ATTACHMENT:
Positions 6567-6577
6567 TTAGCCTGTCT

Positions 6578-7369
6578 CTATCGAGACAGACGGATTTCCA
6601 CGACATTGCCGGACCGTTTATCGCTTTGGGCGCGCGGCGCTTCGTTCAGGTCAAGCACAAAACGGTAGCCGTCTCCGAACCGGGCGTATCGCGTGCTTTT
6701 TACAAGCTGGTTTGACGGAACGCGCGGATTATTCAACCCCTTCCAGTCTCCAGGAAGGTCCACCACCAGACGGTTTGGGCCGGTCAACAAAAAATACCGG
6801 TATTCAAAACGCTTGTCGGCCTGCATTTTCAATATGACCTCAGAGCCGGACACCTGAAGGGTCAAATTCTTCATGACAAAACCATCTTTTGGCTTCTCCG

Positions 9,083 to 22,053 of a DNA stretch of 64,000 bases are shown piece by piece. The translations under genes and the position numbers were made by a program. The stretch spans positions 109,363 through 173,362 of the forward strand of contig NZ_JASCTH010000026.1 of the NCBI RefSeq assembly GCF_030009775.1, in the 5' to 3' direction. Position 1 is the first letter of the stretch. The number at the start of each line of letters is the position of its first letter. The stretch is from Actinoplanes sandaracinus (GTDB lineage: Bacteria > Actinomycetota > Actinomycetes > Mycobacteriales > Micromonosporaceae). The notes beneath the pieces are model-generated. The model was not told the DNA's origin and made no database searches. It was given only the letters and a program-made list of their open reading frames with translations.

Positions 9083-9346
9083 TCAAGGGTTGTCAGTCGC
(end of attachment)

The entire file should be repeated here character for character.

Positions 6567-6577
6567 TTAGCCTGTCT

Positions 6578-7369
6578 CTATCGAGACAGACGGATTTCCA
6601 CGACATTGCCGGACCGTTTATCGCTTTGGGCGCGCGGCGCTTCGTTCAGGTCAAGCACAAAACGGTAGCCGTCTCCGAACCGGGCGTATCGCGTGCTTTT
6701 TACAAGCTGGTTTGACGGAACGCGCGGATTATTCAACCCCTTCCAGTCTCCAGGAAGGTCCACCACCAGACGGTTTGGGCCGGTCAACAAAAAATACCGG
6801 TATTCAAAACGCTTGTCGGCCTGCATTTTCAATATGACCTCAGAGCCGGACACCTGAAGGGTCAAATTCTTCATGACAAAACCATCTTTTGGCTTCTCCG

Positions 9,083 to 22,053 of a DNA stretch of 64,000 bases are shown piece by piece. The translations under genes and the position numbers were made by a program. The stretch spans positions 109,363 through 173,362 of the forward strand of contig NZ_JASCTH010000026.1 of the NCBI RefSeq assembly GCF_030009775.1, in the 5' to 3' direction. Position 1 is the first letter of the stretch. The number at the start of each line of letters is the position of its first letter. The stretch is from Actinoplanes sandaracinus (GTDB lineage: Bacteria > Actinomycetota > Actinomycetes > Mycobacteriales > Micromonosporaceae). The notes beneath the pieces are model-generated. The model was not told the DNA's origin and made no database searches. It was given only the letters and a program-made list of their open reading frames with translations.

Positions 9083-9346
9083 TCAAGGGTTGTCAGTCGC